In a Baltimore ghetto, Mrs. Judy Brookhouser watches from the caged window of her apartment in "The Compound" —the guarded complex operated by Johns Hopkins Hospital for families of staff doctors.
Caption from LIFE. In a Baltimore ghetto, Mrs. Judy Brookhouser watches from the caged window of her apartment in "The Compound" —the guarded complex operated by Johns Hopkins Hospital for families of staff doctors.Bill Eppridge—The LIFE Picture Collection/Getty Images
In a Baltimore ghetto, Mrs. Judy Brookhouser watches from the caged window of her apartment in "The Compound" —the guarded complex operated by Johns Hopkins Hospital for families of staff doctors.
To safeguard against break-ins and looting, many merchants have adopted the newest style in urban architecture—"Riot Renaissance." Window displays are eliminated, and so are the windows. At a dry-cleaning shop, striped sheets of plywood now cover the facade.
At a grocery, faint outlines around the new brick betray the former presence of shop windows.
At a supermarket, solid walls of concrete block replace riot-smashed plate glass.
Baltimore, 1969.
Baltimore, 1969.
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At a drive-in restaurant plagued by brawling, three "rent-a-cops" —looking more authoritative in wide brimmed hats than city police—stand guard on weekends.
Baltimore, 1969.
Baltimore, 1969.
Baltimore, 1969.
Baltimore, 1969.
Baltimore, 1969.
Baltimore, 1969.
Past the darkened marble stoops that are Baltimore's hallmark, Mrs. Barbara Ringgold walks home after working late—escorted by Tiny, her German shepherd.
Baltimore, 1969.
Baltimore, 1969.
Prisoners of fear and old age, these residents of a Baltimore public housing project—Lawrence Puccia and his wife, both 87—never go out at night.
Baltimore, 1969.
Baltimore, 1969.
Baltimore, 1969.
Baltimore, 1969.
Caption from LIFE. In a Baltimore ghetto, Mrs. Judy Brookhouser watches from the caged window of her apartment in "The C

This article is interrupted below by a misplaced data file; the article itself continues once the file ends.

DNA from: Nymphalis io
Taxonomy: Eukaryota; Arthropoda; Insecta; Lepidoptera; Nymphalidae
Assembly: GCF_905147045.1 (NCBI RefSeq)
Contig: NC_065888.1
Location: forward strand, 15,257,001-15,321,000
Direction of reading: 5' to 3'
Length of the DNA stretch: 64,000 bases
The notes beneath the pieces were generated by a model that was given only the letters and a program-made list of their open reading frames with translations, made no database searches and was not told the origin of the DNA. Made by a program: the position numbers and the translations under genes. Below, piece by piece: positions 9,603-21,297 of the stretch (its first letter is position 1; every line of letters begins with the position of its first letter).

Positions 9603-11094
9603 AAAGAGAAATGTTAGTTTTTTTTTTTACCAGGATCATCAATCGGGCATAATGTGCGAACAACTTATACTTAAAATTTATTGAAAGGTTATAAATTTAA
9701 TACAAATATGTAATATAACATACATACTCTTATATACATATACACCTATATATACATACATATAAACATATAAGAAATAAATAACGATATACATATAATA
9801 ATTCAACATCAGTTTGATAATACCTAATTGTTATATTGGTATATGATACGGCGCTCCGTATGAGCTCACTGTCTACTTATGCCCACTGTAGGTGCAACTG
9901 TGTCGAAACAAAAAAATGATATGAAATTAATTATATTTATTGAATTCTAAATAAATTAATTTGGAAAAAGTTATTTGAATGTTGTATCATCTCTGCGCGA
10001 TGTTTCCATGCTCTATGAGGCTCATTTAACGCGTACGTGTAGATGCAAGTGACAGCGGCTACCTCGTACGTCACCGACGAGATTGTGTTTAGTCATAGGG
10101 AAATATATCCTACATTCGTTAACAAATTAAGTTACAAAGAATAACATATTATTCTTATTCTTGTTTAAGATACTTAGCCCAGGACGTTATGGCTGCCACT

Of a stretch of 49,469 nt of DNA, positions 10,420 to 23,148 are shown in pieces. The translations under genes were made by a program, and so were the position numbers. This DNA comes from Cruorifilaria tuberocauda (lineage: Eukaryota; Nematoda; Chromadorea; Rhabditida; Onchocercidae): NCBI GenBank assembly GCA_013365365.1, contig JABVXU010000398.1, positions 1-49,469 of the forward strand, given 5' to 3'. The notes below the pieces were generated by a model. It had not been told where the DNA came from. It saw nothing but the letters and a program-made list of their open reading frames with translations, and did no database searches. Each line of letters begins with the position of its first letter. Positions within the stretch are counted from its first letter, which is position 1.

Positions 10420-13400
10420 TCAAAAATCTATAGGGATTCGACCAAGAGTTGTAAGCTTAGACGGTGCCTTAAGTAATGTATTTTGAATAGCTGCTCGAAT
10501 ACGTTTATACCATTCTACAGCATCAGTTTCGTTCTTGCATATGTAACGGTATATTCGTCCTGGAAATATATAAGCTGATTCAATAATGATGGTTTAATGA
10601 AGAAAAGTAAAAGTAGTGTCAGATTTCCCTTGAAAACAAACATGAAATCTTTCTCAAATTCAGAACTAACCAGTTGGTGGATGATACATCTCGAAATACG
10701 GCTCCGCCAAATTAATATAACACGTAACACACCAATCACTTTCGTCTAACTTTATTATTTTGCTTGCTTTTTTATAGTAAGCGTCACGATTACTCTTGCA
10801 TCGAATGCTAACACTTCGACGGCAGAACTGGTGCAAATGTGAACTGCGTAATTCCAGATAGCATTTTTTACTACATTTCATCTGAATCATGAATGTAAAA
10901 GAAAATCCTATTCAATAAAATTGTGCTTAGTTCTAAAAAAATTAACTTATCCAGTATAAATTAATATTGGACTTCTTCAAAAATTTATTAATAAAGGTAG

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Bill Eppridge—The LIFE Picture Collection/Getty Images
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What Baltimore Looked Like in the Aftermath of the Riot of 1968

Apr 29, 2015

When Baltimore was engulfed in violence in April of 1968, Martin Luther King Jr. had just been assassinated. From Washington, D.C., to Chicago, from Boston to Louisville, civil unrest ruled the day as feelings of helplessness, anger and resentment bubbled over.

A year and a few months later, LIFE’s Bill Eppridge visited Baltimore, one of the cities that had experienced the greatest levels of violence during those days in April. Eppridge went out into the night, camera in hand, to capture the aftermath of a city thrust into chaos. His pictures have an eerie quality to them. If the streets are not dark, they are empty. If they are not empty, the people that walk them protect themselves with guns and German Shepherds.

The events of April 1968 had given rise to a style of architecture LIFE dubbed “Riot Renaissance,” a series of modifications made by business owners to prevent break-ins and looting. Window displays were replaced with brick, concrete and plywood. Sightlines between pedestrians and shopkeepers were erased as barriers were erected.

The crime and, just as notably, fear of crime that characterized Baltimore in 1969 was not a simple case of cause and effect. Though the riot had brought death, injury and destruction in a concentrated wave, Baltimore was just one of many U.S. cities experiencing a rising tide of violence during the late 1960s. Those who could afford to get out—and they were mostly white—got out. Those who could move neighborhoods often did so only to find that the violence had followed them.

The question that residents, politicians and scholars faced was not why, but what now. LIFE suggested that a hybrid approach might be the only path to take:

The gulf of fact, fear and antagonism may in the end be bridged by doing the things each side so strongly endorses—neither law and order alone nor social programs alone, but both.

Liz Ronk, who edited this gallery, is the Photo Editor for LIFE.com. Follow her on Twitter at @LizabethRonk.

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